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Nicotine Science and Policy - Daily Digest - Mon, 12 October 2015

Tobacco tax increase urged by parliamentary group

Tax on tobacco should be raised to persuade more smokers to quit, a parliamentary group has said. The tax rate currently goes up by 2% above inflation each year, but the All-Party Parliamentary Group on Smoking and Health wants that increased to 5%. It says an extra £100m per year would be generated to spend on anti-smoking projects, and the rate of decline in smoking would be doubled.


SA pubs want e-cigarettes banned in non-smoking areas

BAR owners want e-cigarettes treated legally the same as tobacco cigarettes, and banned in non-smoking areas, because the “murky waters” around their use make it difficult to manage complaints about patrons who puff on the vaporisers. The Australian Hotels Association SA branch is among groups to make submissions to a state parliamentary committee examining how laws should be updated to cover e-cigarettes.


Revealed: how ‘big tobacco’ used EU rules to win health delay

The world’s largest tobacco companies were instrumental in promoting Europe-wide, pro-business regulations that they used to delay health initiatives. Analysis carried out by the University of Bath’s Tobacco Control Research Group (TCRG) has found that the companies played a key role in pushing the European commission’s Better Regulation agenda, which places business interests at the heart of policy drafting.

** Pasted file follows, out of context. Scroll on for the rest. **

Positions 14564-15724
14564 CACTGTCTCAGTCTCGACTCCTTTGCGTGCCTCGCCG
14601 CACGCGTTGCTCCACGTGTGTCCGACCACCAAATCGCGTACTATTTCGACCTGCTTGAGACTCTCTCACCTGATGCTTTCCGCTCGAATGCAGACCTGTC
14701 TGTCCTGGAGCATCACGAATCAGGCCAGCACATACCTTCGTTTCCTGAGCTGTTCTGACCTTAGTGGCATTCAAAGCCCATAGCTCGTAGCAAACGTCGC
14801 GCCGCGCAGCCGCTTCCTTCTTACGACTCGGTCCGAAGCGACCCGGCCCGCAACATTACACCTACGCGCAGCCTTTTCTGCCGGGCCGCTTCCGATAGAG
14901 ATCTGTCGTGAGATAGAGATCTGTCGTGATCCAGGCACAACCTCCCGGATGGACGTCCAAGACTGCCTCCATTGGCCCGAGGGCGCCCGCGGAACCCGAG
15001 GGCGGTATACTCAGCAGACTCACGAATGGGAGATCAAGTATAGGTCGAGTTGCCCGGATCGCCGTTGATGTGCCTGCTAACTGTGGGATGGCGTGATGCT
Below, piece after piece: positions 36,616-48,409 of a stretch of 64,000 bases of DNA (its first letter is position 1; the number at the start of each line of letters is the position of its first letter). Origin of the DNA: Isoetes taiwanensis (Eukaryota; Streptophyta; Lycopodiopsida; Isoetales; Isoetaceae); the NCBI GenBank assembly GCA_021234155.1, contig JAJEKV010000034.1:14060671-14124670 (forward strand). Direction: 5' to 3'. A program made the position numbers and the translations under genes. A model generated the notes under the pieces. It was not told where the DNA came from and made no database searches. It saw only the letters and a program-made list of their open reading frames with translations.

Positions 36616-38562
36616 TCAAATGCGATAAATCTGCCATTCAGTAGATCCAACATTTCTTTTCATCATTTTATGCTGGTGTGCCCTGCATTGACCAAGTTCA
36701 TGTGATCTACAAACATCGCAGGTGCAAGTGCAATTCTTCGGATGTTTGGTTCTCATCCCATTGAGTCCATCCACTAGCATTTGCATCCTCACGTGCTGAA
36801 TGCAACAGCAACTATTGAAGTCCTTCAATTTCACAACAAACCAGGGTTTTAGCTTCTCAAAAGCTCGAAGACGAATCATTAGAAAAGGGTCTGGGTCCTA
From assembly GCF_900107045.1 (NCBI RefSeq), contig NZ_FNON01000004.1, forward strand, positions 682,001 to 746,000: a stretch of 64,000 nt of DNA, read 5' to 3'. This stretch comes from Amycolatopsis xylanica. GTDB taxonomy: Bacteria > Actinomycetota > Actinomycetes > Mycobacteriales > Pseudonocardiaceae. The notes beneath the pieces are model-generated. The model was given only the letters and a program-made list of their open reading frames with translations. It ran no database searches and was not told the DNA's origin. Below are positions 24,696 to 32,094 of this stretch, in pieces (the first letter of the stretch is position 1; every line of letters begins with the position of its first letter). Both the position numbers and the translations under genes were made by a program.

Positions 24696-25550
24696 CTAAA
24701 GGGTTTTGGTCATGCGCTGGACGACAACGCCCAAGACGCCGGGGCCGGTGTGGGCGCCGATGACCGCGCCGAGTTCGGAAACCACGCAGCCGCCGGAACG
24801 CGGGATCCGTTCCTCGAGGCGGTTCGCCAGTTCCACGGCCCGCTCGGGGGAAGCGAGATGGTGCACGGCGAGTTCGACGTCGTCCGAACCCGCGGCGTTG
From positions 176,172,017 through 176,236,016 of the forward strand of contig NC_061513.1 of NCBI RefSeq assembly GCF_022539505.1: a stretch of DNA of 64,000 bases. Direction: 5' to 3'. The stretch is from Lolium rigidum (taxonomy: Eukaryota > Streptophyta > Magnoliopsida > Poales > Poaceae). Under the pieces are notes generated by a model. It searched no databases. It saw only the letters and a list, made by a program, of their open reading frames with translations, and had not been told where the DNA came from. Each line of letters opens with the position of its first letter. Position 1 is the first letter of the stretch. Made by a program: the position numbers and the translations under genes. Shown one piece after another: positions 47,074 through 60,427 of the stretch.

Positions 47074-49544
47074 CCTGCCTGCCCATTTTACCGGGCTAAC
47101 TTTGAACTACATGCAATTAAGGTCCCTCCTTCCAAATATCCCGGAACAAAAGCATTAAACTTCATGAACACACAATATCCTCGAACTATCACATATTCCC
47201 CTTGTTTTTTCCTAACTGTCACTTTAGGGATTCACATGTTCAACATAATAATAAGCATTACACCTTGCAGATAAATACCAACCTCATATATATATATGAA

Philly could stop tobacco sales in drug stores, report says

The days of buying a pack of cigarettes at the local Rite Aid or Walgreens could be over in Philadelphia with a new bill introduced to city council by Mayor Michael Nutter's administration, according a Philly Mag report. Any store that provides "health services," including selling pharmaceutical drugs, would be prohibited from selling tobacco products under the new legislation.


Liquid Nicotine Companies Co-Opt Popular Candy and Cereal Brands to Target Kids

The efforts of the traditional tobacco industry to market cigarettes to kids has been well documented. In the 1960s and ’70s, tobacco companies advertised during popular kids shows like The Flintstones, put cigarette-shaped sweets on the market, and even created the character Joe Camel to appeal to youth. Now cigarette advertising is heavily regulated by government agencies.


UAE may ease the ban on sale of e-cigarettes

The UAE is laying down regulations for e-cigarettes which may ease the ban on the sale of the product in the country. In January this year, authorities from Emirates Authority for Standardisation and Metrology (Esma) sent a draft technical regulation to the World Trade Organisation (WTO) notifying them of the country's intention to regulate the sale of e-cigarettes.


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